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Estimating Roughness Parameters Resulting From Various Machining Techniques for Fluid Flow Applications

[+] Author Affiliations
Perry L. Young, Timothy P. Brackbill, Satish G. Kandlikar

Rochester Institute of Technology, Rochester, NY

Paper No. ICNMM2007-30033, pp. 827-836; 10 pages
  • ASME 2007 5th International Conference on Nanochannels, Microchannels, and Minichannels
  • ASME 5th International Conference on Nanochannels, Microchannels, and Minichannels
  • Puebla, Mexico, June 18–20, 2007
  • Conference Sponsors: Nanotechnology Institute
  • ISBN: 0-7918-4272-X | eISBN: 0-7918-3800-5
  • Copyright © 2007 by ASME


Recently, a set of new roughness parameters was proposed by Kandlikar et al. [1] and Taylor et al. [2] for reporting surface roughness as related to fluid flow. The average roughness Ra parameter is often used in microfluidic applications, but this parameter alone is insufficient for describing surface roughness; a specimen with deep grooves and sharp obstructions can share the same average roughness value as a relatively smooth surface with low uniform surface roughness. Since the average roughness parameter is broad, it is difficult to access the surface topography features that result from different machining processes or etches. A profilometer and a digital microscope are used to examine the surface roughness profiles of various materials submitted to different machining techniques. The materials studied will be similar to those used for microchannels including aluminum, stainless steel, copper, and silicon. Depending on the material, these samples are submitted to several machining processes including milling, grinding, fly cutting, and microfabrication techniques. These machining processes and microfabrication techniques are of practical interest in microfluidics applications. After studying the surface roughness patterns exhibited in these samples, the roughness parameters employed in some of the recent roughness models are evaluated. This study is expected to provide more understanding of assorted surface roughness.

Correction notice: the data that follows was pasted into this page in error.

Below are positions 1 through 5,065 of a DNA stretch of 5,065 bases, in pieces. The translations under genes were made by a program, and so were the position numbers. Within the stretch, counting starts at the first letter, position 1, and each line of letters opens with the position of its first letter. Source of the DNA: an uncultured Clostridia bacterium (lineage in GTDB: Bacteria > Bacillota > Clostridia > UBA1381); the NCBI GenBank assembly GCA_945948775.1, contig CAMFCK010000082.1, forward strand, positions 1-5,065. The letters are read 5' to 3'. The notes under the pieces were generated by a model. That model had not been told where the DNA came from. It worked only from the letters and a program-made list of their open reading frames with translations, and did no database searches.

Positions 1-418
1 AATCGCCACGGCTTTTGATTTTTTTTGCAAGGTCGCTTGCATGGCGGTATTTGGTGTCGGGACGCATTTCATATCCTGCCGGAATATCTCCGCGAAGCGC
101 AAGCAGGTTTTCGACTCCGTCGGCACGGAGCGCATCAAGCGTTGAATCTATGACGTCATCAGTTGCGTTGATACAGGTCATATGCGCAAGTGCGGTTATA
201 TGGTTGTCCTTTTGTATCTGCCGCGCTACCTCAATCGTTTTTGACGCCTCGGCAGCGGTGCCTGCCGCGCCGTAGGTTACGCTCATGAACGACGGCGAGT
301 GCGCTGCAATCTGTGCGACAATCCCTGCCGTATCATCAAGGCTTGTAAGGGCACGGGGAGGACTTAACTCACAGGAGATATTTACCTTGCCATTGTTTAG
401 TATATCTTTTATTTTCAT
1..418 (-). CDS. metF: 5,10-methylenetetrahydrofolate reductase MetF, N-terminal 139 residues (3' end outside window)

Copyright © 2007 by ASME



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